NSW Murray-Darling Basin dissolved oxygen - water quality updates 2022

What are the causes of hypoxic blackwater?

Most hypoxic blackwater events happen after prolonged dry periods, when temperatures are warm and there has been an extensive build-up of organic material, such as leaf litter, which is then washed into the river from runoff and high flows.

While blackwater has always occurred, less frequent freshes and flooding allows larger quantities of organic material to accumulate on river banks and floodplains. This increases the incidence of hypoxic events. When this material is washed into waterways in times of flood, increased bacterial activity can result in deoxygenation of the floodwater. This process is more pronounced during summer flooding.

The severity of blackwater events is determined by the amount, age and type of organic matter in the path of the flood and whether it has been previously submerged in water.

What are the effects of blackwater?

Hypoxic blackwater usually has short-term harmful impacts on the environment. Low levels of dissolved oxygen, combined with the toxic components of some organic matter, can lead to the death of aquatic organisms.

Some native fish and crustacea are especially vulnerable to oxygen deprivation. Fish are sometimes able to escape the most badly affected areas by swimming upstream or downstream. The chemicals released from organic material can also make water bodies more alkaline or acidic, potentially resulting in toxic effects on some aquatic organisms.

Despite short-term effects on aquatic organisms, the floods which lead to blackwater are an essential and valuable part of the long-term health of river, floodplain and wetland ecosystems, particularly after prolonged drought. These events help break down organic material which supply additional nutrients to drive the overall production of river and wetland systems. In the long-term, native fish, waterbirds and other organisms benefit from the increased production that boosts food supplies and supports breeding cycles.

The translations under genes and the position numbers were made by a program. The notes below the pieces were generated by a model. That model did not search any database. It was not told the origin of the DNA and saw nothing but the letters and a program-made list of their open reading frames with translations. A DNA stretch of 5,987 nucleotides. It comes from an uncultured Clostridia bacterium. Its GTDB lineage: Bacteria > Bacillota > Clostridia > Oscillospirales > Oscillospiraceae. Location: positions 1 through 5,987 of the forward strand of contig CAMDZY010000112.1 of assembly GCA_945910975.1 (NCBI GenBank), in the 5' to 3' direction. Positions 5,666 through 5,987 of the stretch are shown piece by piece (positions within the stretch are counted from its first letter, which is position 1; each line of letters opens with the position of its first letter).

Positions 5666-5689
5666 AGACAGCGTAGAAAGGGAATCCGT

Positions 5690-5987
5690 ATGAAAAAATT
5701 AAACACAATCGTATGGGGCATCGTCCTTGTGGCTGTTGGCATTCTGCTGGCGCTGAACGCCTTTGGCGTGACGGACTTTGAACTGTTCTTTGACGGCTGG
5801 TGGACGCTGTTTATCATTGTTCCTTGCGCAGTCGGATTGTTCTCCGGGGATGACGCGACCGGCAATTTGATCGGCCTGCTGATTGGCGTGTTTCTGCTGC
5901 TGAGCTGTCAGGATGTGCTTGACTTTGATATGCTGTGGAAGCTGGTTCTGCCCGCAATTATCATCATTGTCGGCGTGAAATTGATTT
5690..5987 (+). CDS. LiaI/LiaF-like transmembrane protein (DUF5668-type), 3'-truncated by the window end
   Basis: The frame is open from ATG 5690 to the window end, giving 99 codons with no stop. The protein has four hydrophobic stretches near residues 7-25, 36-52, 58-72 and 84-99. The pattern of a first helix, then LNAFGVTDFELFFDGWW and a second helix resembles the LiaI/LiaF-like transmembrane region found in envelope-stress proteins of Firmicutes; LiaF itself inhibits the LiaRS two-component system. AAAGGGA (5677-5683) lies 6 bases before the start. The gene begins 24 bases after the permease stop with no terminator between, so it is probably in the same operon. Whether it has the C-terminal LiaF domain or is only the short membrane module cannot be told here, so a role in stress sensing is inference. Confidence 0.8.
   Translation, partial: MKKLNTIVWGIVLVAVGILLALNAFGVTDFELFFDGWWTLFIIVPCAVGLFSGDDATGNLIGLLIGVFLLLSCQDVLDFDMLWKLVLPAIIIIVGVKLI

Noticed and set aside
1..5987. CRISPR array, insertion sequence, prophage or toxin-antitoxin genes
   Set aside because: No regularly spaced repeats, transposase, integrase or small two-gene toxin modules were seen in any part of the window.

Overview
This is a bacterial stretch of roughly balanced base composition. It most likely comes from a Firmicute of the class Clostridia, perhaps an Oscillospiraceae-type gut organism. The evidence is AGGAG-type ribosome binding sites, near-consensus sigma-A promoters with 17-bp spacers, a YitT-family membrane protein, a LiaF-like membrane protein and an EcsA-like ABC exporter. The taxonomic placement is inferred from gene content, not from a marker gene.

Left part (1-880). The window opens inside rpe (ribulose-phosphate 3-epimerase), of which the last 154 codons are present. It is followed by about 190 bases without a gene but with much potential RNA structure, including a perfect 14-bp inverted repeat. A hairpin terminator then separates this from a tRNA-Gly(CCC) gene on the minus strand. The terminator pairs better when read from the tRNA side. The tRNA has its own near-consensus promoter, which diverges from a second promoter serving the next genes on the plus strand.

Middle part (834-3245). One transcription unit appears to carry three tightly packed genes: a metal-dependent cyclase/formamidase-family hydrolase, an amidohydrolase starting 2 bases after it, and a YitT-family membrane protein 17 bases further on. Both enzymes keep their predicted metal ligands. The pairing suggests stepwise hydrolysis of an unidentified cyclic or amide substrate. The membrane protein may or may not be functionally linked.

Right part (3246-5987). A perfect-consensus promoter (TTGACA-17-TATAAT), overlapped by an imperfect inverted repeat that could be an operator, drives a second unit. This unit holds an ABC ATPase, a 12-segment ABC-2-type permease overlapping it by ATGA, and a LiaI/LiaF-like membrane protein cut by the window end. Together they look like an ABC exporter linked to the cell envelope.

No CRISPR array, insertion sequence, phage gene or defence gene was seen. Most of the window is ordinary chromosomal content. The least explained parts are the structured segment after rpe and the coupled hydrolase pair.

What are the risks to humans?

Risks to human health are low if direct contact with hypoxic blackwater is avoided. Thorough cleansing is advised after any contact with affected water and discoloured or dead fish should not be eaten because of possible health risks.

Hypoxic blackwater may have social and economic impacts related to the higher costs of treating water for consumption and short-term loss of amenity and recreation opportunities. If suitable town water treatment is not available, boil water alerts may need to be issued for some towns.

What is the likelihood of a hypoxic blackwater events occurring in the summer of 2021-2022?

The Bureau of Meteorology is predicting above average rainfall across eastern Australia until late summer or early autumn 2022.  The increased chance of flooding combined with warm water temperatures, a high load of leaf litter in floodplain forests and full storages, all increase the risk of hypoxic blackwater events. Most of these conditions will already be in place across the southern valleys during the spring and summer of 2021/22.

Oxygen in water is critical for aquatic life. When oxygen levels in water get very low, we call this hypoxic water. This video explores the causes of hypoxic water and what we can do to manage it.

Further information

The Department of Climate Change, Energy, Environment and Water (DCCEEW) has information on hypoxic blackwater events and water quality.

The Murray–Darling Basin Authority has prepared a water management 101 fact sheet on blackwater and a map of threats to water quality in the Murray–Darling Basin. A short video on blackwater is also available.

Real-time water data by WaterNSW includes DO values for some river gauges in NSW.